Do coatings actually stabilize ebony fingerboards?
I am getting used to the attack and sound of ebony on one of my fretlesses... a J neck from USACG. This is it's first summer of life, and it's raining a ton here in Colorado. This climate is an outright bitch on wood. Any change, and your poor dried out neck is going to feel it. Anyway, I am adjusting this neck a lot this summer- more so than any of my fretlesses, or fretted basses. And it's beginning to occur to me that I always have to tweak my Taylor acoustic (much more than any electric or acoustic six string I own. The connection here, is that the Taylor and this awesome USACG neck both have ebony boards. Granted, I run extremely low action on all fifteen or so of my axes, so all changes are felt or heard). But Before I collect more ebony boards, or contemplate a lifetime of tweaking this Jay neck, I wonder: do CA GLUE(superglue) and or EPOXY or POLYESTER RESIN significantly stabilize ebony, shutting it out from moisture changes? The answer might seem obvious, but, really I'm no chemist, and it might not do what seems obvious...these materials might "breathe."
Anyone here know? I hate to coat ebony, but I hate constant neck adjustments even more. (Yes, the assumption is that the ebony board is moving due to changing humidity, not so much the maple neck). Worse than the constant adjustments, it's one day, this or that note is buzzy crap, and the next day or week, this one's ok, but these three are gone. Makes it damned hard to totally bond with an otherwise great fretless.
No common wood finish absolutely completely seals the wood from moisture changes; they slow that change (to very varying degrees), and, by doing so, they help prevent changes happening faster in one part of the wood than another (cracks and warps).
I can't imagine how you could seal up an ebony fingerboard with superglue and have it come out usable, but, if you could, it would certainly be hard.
The neck is contributing. I have no idea how much of each wood is responsible.
I like good old oiled fingerboards, but everyone has different tastes. If you do go with epoxy, they actually make thinner epoxies for brushing, so you'd want that, not the really thick stuff. Some others can chime in here, but I don't know that your ebony fingerboard is going to sound the same if you coat it.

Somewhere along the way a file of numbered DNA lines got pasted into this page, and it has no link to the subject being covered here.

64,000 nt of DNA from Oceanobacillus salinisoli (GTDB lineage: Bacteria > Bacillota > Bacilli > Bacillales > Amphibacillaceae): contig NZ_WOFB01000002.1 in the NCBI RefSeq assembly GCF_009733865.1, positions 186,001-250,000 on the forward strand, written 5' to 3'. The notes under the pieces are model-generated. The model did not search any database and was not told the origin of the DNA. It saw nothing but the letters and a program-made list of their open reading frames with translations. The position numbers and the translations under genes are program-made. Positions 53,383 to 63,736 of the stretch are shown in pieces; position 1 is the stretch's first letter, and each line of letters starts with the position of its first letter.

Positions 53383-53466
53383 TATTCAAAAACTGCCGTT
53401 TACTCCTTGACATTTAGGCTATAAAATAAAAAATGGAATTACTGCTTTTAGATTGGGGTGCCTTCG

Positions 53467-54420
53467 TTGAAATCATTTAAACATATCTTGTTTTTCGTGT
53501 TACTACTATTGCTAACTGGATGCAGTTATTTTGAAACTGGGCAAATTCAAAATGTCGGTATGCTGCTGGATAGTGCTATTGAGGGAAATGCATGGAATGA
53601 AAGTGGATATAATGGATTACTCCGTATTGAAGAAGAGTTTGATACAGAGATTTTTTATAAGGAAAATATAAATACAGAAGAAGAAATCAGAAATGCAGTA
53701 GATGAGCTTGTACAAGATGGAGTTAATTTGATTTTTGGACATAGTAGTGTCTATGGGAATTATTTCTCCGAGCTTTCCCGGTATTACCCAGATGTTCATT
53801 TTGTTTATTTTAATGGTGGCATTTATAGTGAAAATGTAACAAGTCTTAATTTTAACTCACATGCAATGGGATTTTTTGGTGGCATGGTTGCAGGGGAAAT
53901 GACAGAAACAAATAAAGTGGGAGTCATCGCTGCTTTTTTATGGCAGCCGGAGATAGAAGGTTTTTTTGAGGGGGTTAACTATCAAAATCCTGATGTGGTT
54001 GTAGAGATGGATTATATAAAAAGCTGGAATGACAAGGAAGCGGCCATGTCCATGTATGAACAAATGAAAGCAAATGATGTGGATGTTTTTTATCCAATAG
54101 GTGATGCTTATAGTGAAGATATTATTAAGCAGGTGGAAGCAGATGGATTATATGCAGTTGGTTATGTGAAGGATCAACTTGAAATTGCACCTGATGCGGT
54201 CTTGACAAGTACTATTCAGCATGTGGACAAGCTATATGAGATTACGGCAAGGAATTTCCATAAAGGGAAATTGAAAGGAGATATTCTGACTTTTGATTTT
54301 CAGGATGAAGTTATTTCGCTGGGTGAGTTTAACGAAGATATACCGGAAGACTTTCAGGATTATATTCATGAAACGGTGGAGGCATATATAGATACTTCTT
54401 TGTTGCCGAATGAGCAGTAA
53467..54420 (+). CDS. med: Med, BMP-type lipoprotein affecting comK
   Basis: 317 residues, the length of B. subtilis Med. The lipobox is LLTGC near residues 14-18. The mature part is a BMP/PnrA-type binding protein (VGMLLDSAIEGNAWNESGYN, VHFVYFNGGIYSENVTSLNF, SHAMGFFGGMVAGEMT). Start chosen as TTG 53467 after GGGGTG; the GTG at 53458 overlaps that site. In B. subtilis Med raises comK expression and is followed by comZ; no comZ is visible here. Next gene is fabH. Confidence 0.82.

If I were you, and it was causing me that much trouble, I'd consider trying to establish a humidity controlled music room, rather than coating your instrument.
I have finished and unfinished Ebony fretlesses. There's definitely a difference in sound. I prefer my finished boards because I get a far more versatile tone palette with them. It's all about what you prefer.
I have low action too so yeah, when the neck moves it's very noticeable. I live on the East Coast so our climate is all over the place. I try to avoid drastic swings whenever possible, like leaving a bass in a hot car and taking it into an air conditioned room.
As for movement: no, pure and simple. Very much has been written about this in regards to heirloom furniture. Studies have shown that conventional finishes in actuality do llittle to prevent wood movement.
A coated finish won't stop movement due to tension and stress in the wood but a good hard coat will dramatically reduce movement from the intake and outtake of moisture. I am a big fan of coated fingerboards as well, from maple to ebony. My go to coating for my fretless basses is CA glue and not epoxy. I think epoxy works about as well and with much of the same effect but I personally prefer the application process and ease of repair of super glue.
Thanks, Big B.
(I think Teacher was looking at typical finishes, such as Oil-based products).
It's good to get a player's perspective on the effect of resins and CA. It would seem that they do have a significant sealing factor in terms of humidity entering or escaping. As a finishing touch, I ought to ask Michael Pedulla. I myself would like to try CA one day, as you, and many others have commented on the relative ease of application, the thinness of the layers, etc.
I just opted for yet another ebony board, atop an Ovangkol J neck from USACG (I supplied the Ovangkol). The reason being, I feaar Pau Ferro might be too much midrange for the ovangkol, whereas Ebony's sharpness should balance it a bit, tonally and attack wise. I hope as Rob said, that Ovangkol will be a good strength match with the ebony, re; board movement/ expansion/ pull. On this Maple Jay neck, the ebony is out-pulling the maple, as it absorbs all the moisture this unseasonably wet Colorado Summer can give.
Some will scoff at the idea that an ebony board could overpower a maple neck in terms of differential expansion/ contraction and actuall push or pull on a neck shape. But I'm only going on industry pro opinions. Sadowsky has said more than once that he uses less ebony due to stability issues. Despite the love for ebony down the centuries, it has an established track record of (SOMETIMES) being more sensitive to moisture changes than other woods...it does crack more than anything I've seen, for one. If this Jay neck w/ ebony don't settle down by next Spring, I may just coat it with CA or epoxy.
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